In short, we're into tele. Not the total step-through-time transformation of the re-enactor, but the simpler transport of children at play. We want to, for a space of time, bide in an environment beauty and delight. We are romantics. The fact that It Wasn't Really Like That does not bother us, nor does it bother us that evoking such a bubble world involves rules, standards, boundaries and discipline.

Atmospherists think the point of the SCA is, well, to play SCA. We want to do the stuff that you can do in the SCA and basically no where else. We have shown up at the baseball diamond with our bat and our glove, and we are neither interested in endless pitching drill to get exactly the right curve ball, nor are we interested in playing football, wrestling, or having to drive the jai alai team from the infield while we're trying to play. We get a little cross with funnists and authenticists who seem to have lost track of the point of getting all together and dressing up in medieval clothes, in their respective yens to do something else entirely.

We Atmospherists think the Christmas Revels are[*] really onto something there. We tend to have a weak spot for banners and dangly sleeves. We think strange foods at the feast table is a feature not a bug. We like florid toasts and dramatic gestures, graceful bows and kissed knuckles. We're the last holdouts still addressing our fellows as "Milord" and "Milady". We're into painful earnestness. We love wit and seriousness, both. Our anthem is "Pastime with Good Company" and our hymn is "Belle qui tient ma vie".

Atmospherists understand the most reliable way to something seeming to be medieval, is for it to actually be medieval. We get along with authenticists that far. But we part ways with them in realizing that that is also often the least expeditious way for something to seem medieval. Where the authenticist is concerned with making one really period garment, the atmospherist is concerned with figuring out how to make everyone look a little more medieval.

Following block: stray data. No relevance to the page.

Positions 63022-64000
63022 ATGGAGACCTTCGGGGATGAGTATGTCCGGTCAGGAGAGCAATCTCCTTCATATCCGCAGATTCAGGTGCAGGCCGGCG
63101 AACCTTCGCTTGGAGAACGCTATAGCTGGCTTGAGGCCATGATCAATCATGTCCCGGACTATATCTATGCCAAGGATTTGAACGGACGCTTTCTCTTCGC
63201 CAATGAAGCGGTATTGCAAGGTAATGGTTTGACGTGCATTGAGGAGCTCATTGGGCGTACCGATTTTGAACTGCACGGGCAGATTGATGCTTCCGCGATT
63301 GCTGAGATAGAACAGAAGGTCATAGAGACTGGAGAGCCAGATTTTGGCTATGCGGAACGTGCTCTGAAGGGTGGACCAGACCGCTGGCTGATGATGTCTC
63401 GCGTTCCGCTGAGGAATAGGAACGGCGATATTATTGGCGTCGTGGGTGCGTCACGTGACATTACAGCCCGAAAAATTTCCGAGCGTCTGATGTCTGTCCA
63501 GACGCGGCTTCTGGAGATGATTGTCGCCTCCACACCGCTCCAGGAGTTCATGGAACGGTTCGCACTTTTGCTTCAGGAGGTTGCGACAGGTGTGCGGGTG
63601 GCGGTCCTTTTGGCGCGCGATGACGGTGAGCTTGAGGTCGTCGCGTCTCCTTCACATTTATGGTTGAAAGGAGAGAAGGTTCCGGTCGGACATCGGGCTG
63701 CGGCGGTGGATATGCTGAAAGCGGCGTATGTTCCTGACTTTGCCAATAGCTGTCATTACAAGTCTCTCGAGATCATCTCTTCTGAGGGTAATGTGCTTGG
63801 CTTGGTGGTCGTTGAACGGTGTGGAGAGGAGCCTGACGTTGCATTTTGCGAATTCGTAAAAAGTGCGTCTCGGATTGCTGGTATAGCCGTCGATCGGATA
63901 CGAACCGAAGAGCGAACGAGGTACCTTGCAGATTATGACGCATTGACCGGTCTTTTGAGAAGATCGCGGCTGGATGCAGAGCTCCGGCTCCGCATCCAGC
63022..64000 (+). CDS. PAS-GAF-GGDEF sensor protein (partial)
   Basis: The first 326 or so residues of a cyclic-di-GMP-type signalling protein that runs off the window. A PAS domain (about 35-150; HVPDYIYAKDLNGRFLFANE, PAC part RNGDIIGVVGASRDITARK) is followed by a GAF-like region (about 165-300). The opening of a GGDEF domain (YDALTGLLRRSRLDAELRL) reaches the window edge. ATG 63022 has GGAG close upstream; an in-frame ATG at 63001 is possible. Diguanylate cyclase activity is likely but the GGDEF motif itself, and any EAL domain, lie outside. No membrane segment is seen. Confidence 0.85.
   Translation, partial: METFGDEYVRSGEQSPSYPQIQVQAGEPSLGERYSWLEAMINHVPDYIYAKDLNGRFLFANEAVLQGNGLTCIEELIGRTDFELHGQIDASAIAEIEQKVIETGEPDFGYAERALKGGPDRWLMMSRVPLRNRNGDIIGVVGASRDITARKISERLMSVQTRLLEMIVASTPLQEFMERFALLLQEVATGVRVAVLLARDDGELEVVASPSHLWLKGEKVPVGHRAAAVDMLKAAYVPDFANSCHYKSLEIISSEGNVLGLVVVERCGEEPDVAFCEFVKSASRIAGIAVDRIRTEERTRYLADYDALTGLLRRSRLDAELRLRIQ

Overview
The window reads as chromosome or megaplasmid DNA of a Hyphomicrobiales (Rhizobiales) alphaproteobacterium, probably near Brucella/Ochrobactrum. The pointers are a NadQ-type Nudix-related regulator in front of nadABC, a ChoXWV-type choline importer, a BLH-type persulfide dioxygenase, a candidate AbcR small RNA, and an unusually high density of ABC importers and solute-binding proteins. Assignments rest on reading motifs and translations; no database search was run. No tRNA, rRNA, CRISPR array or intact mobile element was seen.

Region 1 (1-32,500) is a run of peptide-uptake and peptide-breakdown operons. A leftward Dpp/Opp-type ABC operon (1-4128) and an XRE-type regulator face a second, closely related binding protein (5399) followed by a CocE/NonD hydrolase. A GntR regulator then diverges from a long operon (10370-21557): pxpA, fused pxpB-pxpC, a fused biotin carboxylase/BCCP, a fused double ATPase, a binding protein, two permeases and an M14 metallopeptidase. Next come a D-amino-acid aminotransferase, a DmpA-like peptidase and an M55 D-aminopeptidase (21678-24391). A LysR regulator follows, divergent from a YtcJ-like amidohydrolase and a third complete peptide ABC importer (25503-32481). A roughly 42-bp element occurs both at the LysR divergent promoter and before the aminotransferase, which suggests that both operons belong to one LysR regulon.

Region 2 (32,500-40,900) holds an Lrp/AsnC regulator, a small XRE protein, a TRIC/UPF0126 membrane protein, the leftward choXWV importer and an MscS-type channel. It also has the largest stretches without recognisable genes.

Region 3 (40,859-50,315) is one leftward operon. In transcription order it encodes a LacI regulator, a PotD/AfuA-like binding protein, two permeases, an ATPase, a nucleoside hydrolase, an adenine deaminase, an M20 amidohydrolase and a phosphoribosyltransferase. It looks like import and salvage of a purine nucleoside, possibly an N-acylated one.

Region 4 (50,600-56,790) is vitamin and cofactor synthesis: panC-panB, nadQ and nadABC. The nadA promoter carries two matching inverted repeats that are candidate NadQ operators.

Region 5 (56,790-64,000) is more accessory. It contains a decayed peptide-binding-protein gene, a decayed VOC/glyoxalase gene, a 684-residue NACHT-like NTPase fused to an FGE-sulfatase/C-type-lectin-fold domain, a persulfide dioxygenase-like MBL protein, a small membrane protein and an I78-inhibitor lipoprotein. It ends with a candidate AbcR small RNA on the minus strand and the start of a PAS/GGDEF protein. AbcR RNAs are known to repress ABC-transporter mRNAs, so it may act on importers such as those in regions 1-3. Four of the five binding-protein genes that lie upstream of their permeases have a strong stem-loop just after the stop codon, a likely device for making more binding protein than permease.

We are both vexed with and disappointed in authenticists who fail to commodify their knowledge for dissemination to others. Yes, it's lovely you've redacted all these recipes, no, I am not going to redact them for myself, now when is the cookbook coming out? Yes, that's a lovely gown; no, I don't think all the newbies are about to go out and draft one of those from scratch; have you considered making simplified instructions to disseminate to beginners?

The authenticist thinks the atmospherist is one of his own clan, right up to the moment he, shocked, realizes the atmospherist is willing to compromise his works' historical purity to get his knowledge into as many heads and hands as possible. Then he, wounded, concludes the atmospherist is a funnist, and shakes his head in disappointment that someone with so much promise could go so far astray.

Atmospherists are wedded to the idea that this should be enjoyable. That they have in common with the funnists. But unlike the funnists they realize that humans have more capacity for enjoyment above and beyond mere distractions, capacities ranging from the most base sensory appetites through the most rarefied sensibilities of the heart, mind and spirit -- and of our pleasures from the most earthy to the most lofty, we atmospherists are unwilling to relinquish a single one. Fritos are not enough. T-shirts with belts over them are not enough. Yucking, insincere jokery, adolescent posturing of being too cool to get involved is not enough.

The funnist thinks the inventive, festive atmospherist is on his side, right up to the moment he proposes doing something gross and the atmospherist replies "That's not very medieval." At which point the shocked and indignant funnist goes back to his tribe with a new story about the horrible oppression they suffer at the hands of stuffy authenticists.

[* Er, "were". They've gone downhill in recent years. More's the pity.]

It's kinda pugnacious, though I think necessarily so in that it's trying to elbow aside the press of crowds which are squeezing out its space.
Anyone who is moved by this and identifies with the position would do well to write themselves a positive-assertion manifesto to rally the troops. I might even be moved to write such a thing on behalf of any gentles who wished to launch such a social movement, if they wished it.
tibicen: (Default)
This will (probably) be a (mostly) moderated space.